I Knew I Loved You (#22)

Like many chart-toppers in the early 2000s, Savage Garden was destined to be a one hit wonder. But what a hit….”I Knew I Loved You”  was able to bring a tear to the eyes of even the manliest of men. Delilah, that radio host who thought she was in a rom-com, played it at least once an hour. My mom hated Delilah, but she loved that song, so we usually tuned in. She would say that it reminded her of us, her babies, and Tony would start to cry. Even now, the song still makes him a little weepy.

These are types of things Mum and I reminisce about as we head up to State College for the annual 4th of July festivities. It’s a familiar position I find myself in,riding  shotgun in a mini-van as the two of us jet off on some adventure or family outing that my dad has opted out of. I feel like a good percentage of the time I’ve spent with my mom growing up as been in the car. First, as she wrapped me and Tony up still in our PJ’s to drop us off at our babysitters. During that time, the drives home were a constant fight for airtime as we both rushed to fill Mum in on what our day entailed. Later, our trips got longer and more exclusive. Tony got an after school job, and my mom got a job with more flexible hours which meant more opportunities for quick weekend trips to Pittsburgh or day trips to the Ocean City. Last summer, we broke our record of hours together in the car driving to and from Myrtle Beach, Pittsburgh, and Cincinatti in less than a month. 

All of our road trips were filled with good Quality Bonding Time. Hours and hours of talking time lets you replay every childhood memory, discuss every aspect of a situation, and plot out my future life. Also, Mum always let me be the DJ, which was all my pre-teen soul ever wanted. Even when my ITunes was 25% Jonas Brothers she still let me play whatever I wanted, as long as I hit a few key songs. Elton John’s Greatest Hits was a given, as was the Wicked Sountrack. No one knows the story of Elphaba and Glinda better than we do at this point. Over the years, my taste in music has improved and my library has expanded but I still take my DJ duties as seriously as any 6 year old who is given a special job in kindergarten.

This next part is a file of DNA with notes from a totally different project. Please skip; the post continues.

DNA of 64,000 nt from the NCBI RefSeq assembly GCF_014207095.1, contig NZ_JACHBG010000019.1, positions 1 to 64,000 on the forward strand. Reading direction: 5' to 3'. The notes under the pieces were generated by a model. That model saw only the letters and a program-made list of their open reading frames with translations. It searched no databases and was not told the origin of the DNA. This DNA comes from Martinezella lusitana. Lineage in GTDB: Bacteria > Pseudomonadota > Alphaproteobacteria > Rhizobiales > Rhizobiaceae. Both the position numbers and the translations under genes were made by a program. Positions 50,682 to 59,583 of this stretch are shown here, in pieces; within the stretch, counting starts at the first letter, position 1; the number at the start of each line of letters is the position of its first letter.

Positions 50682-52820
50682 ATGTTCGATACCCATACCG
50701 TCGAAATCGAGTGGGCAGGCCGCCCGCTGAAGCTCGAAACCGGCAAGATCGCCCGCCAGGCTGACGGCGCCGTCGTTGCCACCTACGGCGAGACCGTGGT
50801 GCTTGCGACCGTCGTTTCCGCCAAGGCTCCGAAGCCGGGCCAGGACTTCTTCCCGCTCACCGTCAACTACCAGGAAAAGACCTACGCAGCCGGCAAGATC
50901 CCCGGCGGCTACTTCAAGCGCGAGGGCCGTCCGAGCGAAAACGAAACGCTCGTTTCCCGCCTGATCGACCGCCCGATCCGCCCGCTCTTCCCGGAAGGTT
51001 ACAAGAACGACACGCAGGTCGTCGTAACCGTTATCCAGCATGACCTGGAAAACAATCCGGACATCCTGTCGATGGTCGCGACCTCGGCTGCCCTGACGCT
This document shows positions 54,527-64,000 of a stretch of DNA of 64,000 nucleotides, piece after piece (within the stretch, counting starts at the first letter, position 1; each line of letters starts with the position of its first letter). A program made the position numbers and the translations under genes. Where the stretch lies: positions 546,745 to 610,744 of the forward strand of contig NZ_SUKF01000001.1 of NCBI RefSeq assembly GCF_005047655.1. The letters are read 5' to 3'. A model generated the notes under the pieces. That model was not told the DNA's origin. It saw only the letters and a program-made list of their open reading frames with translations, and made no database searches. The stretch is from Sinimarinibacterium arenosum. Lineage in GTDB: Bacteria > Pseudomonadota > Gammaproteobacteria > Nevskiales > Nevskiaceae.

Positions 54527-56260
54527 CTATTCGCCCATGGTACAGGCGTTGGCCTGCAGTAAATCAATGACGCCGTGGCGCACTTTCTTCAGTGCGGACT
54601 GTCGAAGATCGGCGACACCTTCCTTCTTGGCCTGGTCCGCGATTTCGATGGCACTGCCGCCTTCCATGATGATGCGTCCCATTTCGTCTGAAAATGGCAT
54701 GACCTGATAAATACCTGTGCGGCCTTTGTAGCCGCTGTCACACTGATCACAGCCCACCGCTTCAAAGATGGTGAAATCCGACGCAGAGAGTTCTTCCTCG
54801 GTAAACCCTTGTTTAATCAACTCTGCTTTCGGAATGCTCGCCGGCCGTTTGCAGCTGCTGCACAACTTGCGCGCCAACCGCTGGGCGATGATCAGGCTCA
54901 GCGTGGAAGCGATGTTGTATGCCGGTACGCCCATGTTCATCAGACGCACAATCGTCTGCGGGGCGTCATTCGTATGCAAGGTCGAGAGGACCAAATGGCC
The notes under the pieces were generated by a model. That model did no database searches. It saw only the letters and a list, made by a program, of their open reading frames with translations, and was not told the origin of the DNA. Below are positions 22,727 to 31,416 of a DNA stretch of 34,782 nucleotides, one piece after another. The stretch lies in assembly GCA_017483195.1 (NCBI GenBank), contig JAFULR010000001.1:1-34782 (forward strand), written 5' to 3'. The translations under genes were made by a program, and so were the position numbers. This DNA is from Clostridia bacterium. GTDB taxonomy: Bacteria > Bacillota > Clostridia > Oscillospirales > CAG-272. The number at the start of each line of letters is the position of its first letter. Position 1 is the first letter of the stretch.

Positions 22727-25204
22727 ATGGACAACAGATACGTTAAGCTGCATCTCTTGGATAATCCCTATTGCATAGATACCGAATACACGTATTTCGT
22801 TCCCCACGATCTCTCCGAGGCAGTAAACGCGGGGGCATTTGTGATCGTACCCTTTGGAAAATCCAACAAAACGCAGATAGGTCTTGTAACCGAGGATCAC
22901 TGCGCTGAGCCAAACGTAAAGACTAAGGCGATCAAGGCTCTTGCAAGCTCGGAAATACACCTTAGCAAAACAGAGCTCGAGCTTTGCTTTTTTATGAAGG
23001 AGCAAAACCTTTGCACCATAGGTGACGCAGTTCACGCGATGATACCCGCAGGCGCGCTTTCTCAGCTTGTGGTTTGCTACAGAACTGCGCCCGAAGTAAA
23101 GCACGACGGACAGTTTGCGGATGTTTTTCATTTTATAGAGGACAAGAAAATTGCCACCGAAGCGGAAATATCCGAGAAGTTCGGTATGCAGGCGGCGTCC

Because I’m a hopelessly nostalgic person, my preferred way of listening to music in the car is through carefully crafted mix CDs. I make a new one every month, and they’re my go to birthday/Christmas gift when my funds are a little tight. In fact, If I’ve never made you a mix CD, we’re probably not real friends. After years and years of promises, this past June I finally compiled Mum’s Mix Tape vol. 1 and it is filled with all of our classic road trip songs through the years. There’s Shania Twain teaching me how to feel like a women, Adele helping us get over heartbreak, Bonnie Rait to soothe our souls, and Ricky Martin to spice things up a little bit.

For us though, it’s more than a bangin’ mix tape. It’s a walk down memory in the best way possible. It’s a chance to reflect on all the great times we’ve had together in the front seat of a car and another opportunity for Mum to look over at me and say, “you know it’s true… I really did love you before I met you.”

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